Otto’s side business is only one aspect of Breathless. The series’ main focus is showing how steeped the era was in racism, classism, and sexism and how these men, arrogant, snide, thinking they are masters of the universe, are about to get a rude awakening. Anesthesiologist Charlie Enderbury (Shaun Dingwall) can’t believe that the promotion he was sure of might go to a doctor of Indian heritage.

Otto is being investigated—the reason never clear in the first episode—by Chief Inspector Ronald Mulligan (Iain Glen), a ruthless detective whose pursuit seems to harken back to a war. But Mulligan also is a controlling father who was forcing his daughter to marry a man she didn’t love. Mulligan seems determined to disgrace the doctor because his daughter vanished from the hospital and he can’t find her.  

Although Breathless is rather weak on plot, its strength is in watching the characters maneuver amid unforgiving times. A newlywed has had to give up her brilliant career as a nurse because, well, she is married. She spends her days smoking, drinking, and trying new recipes, and is constantly being intruded on by the nosey wife of one of her husband’s colleagues. Another wife is being forced to go on tranquilizers because her husband believes “the change” is driving her mad; her rage is inspired not by hormones but by her husband’s affair.

The cast is uniformly good. Davenport has always been a personal favorite since Coupling and The Talented Mr. Ripley; others may recognize him from Pirates of the Caribbean and Smash. He gives a sense of decency and concern for women to Otto, as well as the physician’s sense of entitlement.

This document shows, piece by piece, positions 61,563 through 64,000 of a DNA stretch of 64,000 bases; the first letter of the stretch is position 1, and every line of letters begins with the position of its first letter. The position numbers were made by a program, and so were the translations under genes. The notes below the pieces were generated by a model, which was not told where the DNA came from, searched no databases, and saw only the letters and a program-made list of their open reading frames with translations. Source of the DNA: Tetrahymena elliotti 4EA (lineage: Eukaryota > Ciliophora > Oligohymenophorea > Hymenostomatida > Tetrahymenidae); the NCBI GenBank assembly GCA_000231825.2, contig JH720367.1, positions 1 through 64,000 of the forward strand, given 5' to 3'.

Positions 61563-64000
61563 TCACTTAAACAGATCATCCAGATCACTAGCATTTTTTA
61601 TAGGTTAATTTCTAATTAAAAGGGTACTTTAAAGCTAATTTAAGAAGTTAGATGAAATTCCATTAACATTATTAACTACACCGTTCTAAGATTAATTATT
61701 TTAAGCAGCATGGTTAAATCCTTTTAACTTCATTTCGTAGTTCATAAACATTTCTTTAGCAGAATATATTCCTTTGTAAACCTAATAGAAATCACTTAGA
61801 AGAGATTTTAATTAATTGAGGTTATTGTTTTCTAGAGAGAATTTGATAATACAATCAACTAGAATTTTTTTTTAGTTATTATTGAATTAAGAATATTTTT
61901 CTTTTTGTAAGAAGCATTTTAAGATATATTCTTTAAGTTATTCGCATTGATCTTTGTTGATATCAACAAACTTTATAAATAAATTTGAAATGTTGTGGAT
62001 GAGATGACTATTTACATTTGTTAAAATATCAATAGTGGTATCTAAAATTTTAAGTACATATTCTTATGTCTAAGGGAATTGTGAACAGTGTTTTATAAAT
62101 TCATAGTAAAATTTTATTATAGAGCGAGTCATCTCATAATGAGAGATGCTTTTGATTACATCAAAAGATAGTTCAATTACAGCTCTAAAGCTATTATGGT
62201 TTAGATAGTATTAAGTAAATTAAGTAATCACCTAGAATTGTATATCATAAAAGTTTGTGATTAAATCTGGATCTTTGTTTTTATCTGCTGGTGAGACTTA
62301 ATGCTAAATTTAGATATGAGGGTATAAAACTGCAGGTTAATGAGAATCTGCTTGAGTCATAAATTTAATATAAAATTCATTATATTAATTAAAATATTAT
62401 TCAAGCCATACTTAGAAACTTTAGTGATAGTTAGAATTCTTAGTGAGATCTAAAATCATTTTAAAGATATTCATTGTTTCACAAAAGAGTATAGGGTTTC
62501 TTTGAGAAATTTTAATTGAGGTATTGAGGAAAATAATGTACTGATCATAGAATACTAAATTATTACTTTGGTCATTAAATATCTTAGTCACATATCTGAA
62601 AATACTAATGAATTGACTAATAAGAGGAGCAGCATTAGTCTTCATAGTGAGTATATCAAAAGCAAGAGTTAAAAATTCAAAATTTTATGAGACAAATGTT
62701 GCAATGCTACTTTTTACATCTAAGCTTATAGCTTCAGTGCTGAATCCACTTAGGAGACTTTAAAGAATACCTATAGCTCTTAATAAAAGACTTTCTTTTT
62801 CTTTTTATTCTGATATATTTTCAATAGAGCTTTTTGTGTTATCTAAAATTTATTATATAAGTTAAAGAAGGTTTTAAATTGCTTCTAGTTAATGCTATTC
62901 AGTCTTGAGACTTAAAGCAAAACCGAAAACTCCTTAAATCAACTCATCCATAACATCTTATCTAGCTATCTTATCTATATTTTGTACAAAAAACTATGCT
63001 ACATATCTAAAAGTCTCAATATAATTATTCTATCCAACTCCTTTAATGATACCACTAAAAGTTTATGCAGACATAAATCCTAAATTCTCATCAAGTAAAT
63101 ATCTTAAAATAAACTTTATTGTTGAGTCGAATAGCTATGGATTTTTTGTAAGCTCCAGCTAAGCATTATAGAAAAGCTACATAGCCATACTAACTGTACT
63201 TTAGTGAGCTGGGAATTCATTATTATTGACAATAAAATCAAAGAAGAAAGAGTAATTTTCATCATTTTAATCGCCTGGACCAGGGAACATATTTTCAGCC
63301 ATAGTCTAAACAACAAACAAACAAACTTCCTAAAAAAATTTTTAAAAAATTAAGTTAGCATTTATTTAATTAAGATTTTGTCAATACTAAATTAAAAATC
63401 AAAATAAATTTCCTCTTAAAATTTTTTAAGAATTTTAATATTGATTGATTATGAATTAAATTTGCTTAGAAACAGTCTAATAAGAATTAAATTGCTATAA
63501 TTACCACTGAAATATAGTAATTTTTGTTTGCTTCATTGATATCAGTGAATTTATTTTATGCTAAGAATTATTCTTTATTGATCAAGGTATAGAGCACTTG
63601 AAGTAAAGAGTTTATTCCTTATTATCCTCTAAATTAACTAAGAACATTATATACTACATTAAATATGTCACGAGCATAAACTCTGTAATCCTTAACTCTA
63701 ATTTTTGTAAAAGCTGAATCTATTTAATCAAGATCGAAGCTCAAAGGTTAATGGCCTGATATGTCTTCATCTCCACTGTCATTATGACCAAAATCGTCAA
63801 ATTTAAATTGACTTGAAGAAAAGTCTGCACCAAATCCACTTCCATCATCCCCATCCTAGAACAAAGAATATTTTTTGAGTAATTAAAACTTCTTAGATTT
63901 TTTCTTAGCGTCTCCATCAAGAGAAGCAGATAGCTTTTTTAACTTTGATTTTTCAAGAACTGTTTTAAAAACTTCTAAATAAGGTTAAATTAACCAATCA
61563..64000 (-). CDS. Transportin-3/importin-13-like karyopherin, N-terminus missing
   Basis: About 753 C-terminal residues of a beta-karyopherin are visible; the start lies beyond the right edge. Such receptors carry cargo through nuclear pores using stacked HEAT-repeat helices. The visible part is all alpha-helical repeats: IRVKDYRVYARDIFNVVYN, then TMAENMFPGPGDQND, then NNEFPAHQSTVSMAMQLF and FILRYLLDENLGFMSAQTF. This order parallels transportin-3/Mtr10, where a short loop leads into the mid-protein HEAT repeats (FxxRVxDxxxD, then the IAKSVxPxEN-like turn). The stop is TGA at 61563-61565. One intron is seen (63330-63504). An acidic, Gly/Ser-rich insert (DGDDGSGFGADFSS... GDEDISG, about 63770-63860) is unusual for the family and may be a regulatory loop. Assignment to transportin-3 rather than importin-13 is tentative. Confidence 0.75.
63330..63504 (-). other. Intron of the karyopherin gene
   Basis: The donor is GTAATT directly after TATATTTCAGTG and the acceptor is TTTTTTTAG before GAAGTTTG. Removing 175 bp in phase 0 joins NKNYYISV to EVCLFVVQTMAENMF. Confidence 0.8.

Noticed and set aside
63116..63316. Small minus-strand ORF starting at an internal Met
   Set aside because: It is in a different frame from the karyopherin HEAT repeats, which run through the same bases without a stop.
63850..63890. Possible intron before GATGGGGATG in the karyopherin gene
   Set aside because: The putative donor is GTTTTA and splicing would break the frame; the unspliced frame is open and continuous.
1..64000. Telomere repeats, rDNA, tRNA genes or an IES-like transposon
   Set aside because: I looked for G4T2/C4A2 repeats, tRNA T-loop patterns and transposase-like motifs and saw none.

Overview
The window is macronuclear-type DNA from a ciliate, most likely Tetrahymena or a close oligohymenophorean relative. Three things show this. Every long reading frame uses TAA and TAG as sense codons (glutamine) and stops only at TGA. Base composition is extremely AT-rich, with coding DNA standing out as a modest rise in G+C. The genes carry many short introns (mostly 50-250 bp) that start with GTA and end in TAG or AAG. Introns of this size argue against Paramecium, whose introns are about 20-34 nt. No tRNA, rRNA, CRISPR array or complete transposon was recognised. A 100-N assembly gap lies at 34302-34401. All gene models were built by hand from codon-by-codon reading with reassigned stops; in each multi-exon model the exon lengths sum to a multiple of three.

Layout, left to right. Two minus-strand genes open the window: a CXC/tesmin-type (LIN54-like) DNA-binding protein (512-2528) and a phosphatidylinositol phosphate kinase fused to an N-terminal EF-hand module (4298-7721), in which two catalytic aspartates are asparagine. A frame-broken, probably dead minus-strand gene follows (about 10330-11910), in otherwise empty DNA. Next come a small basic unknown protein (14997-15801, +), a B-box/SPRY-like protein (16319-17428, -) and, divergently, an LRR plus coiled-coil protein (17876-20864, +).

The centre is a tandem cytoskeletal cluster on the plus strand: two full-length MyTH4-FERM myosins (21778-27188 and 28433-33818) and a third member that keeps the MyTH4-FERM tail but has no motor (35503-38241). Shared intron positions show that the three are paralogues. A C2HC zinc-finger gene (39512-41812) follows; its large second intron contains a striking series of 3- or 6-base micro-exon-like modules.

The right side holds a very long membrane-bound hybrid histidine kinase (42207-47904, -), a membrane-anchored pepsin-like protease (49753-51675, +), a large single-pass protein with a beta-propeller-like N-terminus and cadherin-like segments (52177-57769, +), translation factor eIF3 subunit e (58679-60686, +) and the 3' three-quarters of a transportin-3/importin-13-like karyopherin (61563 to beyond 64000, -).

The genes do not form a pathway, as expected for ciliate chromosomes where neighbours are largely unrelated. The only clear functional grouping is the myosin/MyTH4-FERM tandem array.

Other recognizable actors are Zoe Boyle (Downton Abbey), Catherine Steadman (Mansfield Park), Iain Glen (Downton Abbey), Natasha Little (Case Histories), Oliver Chris (Sharpe's Challenge), Joanna Page (Love Actually), and Shaun Dingwall (Touching Evil).

Breathless also is one stylish series. The cars, the clothes, the little details of the era are lovingly displayed.

The sexual revolution, as Breathless shows (as does Mad Men) was really good for men, giving them a wider field to bed. Not so much for women who may have slept with a man before marriage, but were still stuck with antiquated attitudes about their reputation and freedom. Sure, there was the birth control pill, which was approved in the US in 1961. But in London, this was still a rumor. It wasn’t until 1974 that single women could be prescribed the pill, and during the early 1960s, married women were supposed to have their husbands’ permission.

Breathless didn’t leave me breathless, but, like Mad Men, gives a perceptive window into an era.

Captions: Top, from left to right: Natasha Little as Elizabeth Powell, Jack Davenport as Dr. Otto Powell, Zoe Boyle as Jean Meecher, Oliver Chris as Dr. Richard Truscott, and Sarah Parish as Margaret; center photo, Jack Davenport. Photos courtesy PBS.